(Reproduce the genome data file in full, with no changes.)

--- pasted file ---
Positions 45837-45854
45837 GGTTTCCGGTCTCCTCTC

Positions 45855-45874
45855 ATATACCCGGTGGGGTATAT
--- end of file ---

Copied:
Positions 45837-45854
45837 GGTTTCCGGTCTCCTCTC

Positions 45855-45874
45855 ATATACCCGGTGGGGTATAT